At the time, various people around New Zealand were experimenting with clay. In 1956, Yvonne Rust, a pottery enthusiast, organised a pottery summer school, with tutors including Carl, and Mirek Smisek. The visit of Japanese maestro, Shoji Hamada in 1965 was a highlight for the budding industry.
"That was an exciting time. We met Hamada. His pots were pieces of immense beauty. We were inspired by it. That was the goal- to make pots that were alive, not dead," says Ellie.
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In 1965, Jack Laird invited Carl to help establish Waimea Pottery. "Jack saw there was a demand and he wanted a professional thrower. It was a real pottery factory - it was all handmade. The demand was constant. At one stage there was a staff of about 20 people, with several ladies just doing the glazing," says Carl. Jack and Carl also provided advice on the development of products for Temuka Pottery, which grew out of the insulator company.
At home in Richmond, there was another homemade kiln, which Ellie kept an eye on while Carl was at work. She also taught herself to throw pots. In 1974, Carl left Waimea Pottery and set up a studio in Richmond. Along with son Peter, the Vendelboschs set up their own pottery in upper Moutere in 1977.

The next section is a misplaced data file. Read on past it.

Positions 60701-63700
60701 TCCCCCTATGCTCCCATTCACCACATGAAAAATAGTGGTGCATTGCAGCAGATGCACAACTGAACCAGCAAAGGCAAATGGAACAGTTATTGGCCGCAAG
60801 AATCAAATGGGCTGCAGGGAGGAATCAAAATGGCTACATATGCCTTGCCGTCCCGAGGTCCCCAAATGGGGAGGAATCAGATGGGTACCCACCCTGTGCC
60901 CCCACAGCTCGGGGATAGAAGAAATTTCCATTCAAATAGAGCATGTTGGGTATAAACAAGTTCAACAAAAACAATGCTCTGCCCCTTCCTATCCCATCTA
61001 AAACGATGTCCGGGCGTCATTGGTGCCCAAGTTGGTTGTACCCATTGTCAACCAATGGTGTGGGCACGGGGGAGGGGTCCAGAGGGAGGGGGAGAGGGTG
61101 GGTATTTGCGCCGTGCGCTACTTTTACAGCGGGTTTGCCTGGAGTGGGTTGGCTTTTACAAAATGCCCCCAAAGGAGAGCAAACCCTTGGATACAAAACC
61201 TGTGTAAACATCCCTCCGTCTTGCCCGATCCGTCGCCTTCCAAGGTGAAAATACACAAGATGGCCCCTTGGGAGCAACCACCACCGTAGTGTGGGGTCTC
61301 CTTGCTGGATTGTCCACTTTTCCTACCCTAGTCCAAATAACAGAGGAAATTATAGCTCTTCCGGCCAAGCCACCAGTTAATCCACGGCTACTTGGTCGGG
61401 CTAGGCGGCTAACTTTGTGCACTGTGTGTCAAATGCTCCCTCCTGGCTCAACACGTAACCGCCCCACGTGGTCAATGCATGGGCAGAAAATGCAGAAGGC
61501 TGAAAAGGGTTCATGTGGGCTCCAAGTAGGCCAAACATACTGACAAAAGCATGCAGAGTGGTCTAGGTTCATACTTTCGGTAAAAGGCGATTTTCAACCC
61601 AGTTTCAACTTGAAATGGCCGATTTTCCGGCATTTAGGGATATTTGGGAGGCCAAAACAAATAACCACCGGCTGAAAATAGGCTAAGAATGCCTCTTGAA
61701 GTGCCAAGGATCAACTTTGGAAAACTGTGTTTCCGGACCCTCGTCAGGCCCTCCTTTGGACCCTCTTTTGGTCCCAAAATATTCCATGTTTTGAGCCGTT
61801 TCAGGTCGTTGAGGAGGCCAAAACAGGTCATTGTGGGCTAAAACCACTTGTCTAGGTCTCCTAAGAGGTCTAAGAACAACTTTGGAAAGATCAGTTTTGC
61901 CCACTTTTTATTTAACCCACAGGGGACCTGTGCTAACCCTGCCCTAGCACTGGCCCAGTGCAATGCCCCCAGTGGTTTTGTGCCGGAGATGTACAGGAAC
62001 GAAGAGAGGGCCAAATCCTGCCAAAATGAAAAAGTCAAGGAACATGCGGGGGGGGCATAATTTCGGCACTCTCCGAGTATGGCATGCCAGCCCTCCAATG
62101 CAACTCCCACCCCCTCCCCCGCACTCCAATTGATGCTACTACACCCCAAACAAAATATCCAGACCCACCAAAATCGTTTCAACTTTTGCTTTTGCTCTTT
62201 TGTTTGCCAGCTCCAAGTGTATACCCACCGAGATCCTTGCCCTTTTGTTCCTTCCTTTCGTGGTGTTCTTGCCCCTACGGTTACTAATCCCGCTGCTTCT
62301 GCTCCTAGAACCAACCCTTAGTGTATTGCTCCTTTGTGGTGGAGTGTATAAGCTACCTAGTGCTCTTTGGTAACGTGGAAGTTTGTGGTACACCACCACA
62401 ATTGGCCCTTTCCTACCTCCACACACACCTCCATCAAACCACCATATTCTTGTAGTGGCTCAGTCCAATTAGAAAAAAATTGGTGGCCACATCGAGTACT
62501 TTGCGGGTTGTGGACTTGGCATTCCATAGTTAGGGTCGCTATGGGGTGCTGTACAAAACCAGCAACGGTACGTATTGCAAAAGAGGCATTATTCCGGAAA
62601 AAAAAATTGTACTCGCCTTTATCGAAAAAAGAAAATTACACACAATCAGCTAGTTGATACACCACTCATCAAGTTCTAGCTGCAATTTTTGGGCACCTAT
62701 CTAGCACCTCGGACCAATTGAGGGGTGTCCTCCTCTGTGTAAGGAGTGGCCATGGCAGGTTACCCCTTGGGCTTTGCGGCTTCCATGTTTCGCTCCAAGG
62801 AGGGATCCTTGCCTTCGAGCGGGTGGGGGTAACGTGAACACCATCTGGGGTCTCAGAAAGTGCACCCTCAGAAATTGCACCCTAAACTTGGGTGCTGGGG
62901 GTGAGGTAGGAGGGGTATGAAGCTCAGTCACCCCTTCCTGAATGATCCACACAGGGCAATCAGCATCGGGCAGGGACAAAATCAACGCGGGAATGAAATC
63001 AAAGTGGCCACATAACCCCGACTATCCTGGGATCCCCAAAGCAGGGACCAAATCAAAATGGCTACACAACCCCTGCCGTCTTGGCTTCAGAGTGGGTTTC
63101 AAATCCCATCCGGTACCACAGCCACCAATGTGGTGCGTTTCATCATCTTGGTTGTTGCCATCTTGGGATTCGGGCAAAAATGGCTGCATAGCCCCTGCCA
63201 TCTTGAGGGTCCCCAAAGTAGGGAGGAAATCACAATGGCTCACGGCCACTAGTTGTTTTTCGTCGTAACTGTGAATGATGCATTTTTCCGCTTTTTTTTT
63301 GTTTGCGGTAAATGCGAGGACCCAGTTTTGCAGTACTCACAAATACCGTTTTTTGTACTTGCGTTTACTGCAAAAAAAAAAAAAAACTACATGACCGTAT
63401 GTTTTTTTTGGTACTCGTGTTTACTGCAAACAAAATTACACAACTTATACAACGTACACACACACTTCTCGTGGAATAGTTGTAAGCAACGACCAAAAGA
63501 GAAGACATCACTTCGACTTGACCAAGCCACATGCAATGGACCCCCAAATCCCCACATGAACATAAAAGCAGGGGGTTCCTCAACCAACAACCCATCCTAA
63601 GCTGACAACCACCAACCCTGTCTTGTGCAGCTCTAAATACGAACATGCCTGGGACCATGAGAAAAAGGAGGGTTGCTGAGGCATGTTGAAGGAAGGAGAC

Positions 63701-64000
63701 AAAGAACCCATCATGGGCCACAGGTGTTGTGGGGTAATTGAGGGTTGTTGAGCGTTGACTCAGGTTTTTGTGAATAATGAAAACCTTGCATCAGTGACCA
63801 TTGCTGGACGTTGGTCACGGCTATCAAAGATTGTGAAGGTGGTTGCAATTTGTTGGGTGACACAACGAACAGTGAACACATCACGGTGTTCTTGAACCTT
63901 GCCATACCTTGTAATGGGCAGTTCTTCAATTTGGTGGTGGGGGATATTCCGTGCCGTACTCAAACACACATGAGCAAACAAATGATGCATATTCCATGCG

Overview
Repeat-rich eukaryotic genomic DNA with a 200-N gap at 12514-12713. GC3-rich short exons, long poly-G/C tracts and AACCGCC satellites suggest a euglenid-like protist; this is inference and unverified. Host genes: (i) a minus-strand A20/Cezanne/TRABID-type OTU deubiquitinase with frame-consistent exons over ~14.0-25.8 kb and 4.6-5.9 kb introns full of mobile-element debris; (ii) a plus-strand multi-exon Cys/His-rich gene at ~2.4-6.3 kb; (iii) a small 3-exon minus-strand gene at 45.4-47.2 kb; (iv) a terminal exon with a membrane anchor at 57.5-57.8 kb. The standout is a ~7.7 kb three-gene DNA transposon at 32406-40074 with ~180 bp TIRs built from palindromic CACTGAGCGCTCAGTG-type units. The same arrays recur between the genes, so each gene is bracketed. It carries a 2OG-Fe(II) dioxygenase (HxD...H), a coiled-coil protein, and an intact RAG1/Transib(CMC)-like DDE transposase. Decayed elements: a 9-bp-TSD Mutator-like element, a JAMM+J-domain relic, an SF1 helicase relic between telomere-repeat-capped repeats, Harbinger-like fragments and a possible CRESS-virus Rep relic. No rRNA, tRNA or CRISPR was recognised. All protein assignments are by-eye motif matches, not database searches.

"It was very intensive and very satisfying. There was high demand and high production straight away. We worked to orders from shops- mugs, casseroles, dishes. It was a wonderful time," says Ellie.
While meeting commercial demand, the Vendelboschs also had time to make pieces for exhibitions around New Zealand, and for regular pottery exhibitions at the Suter Art Gallery. In 1996, Carl and Ellie semi-retired and moved to Mapua where they still have a studio. Son Peter, and his wife Trudes, have their own pottery in the Lower Moutere.
"Looking back, I wondered how we ever managed. That first big kiln- what were we thinking??!! But there was always growth and years of fulfilment-it's been beautiful. We've had our ups and downs but there have been plenty of highlights and Ellie and I have always had the same aims and philosophy. Our Christian faith has also helped," says Carl.
They say their career spanned the best times for studio pottery in New Zealand. Carl believes the removal of tariffs on pottery from overseas marked the end of Nelson's glory days as the main producer of domestic pottery in New Zealand. "The economy is down and the demand has completely gone. I don't think those days will come again- people's tastes have changed."2013
Sources used in this story
- Based on an interview done by Joy Stephens with Carl and Ellie Vendelbosch at their home in Mapua, Nelson 27 May 2013.
For more information see the references in the related stories below.
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Further sources - Carl Vendelbosch
- Elliot, M. (2009) Conetendown studio pottery in New Zealand, 1945-1980 Moyra Elliott and Damian Skinner ; with an essay by Damon Moon. Auckland, N.Z. : David Bateman, pp.65;70
- Peter Vendelbosch. Nelson Potters. Retrieved 10 June, 2013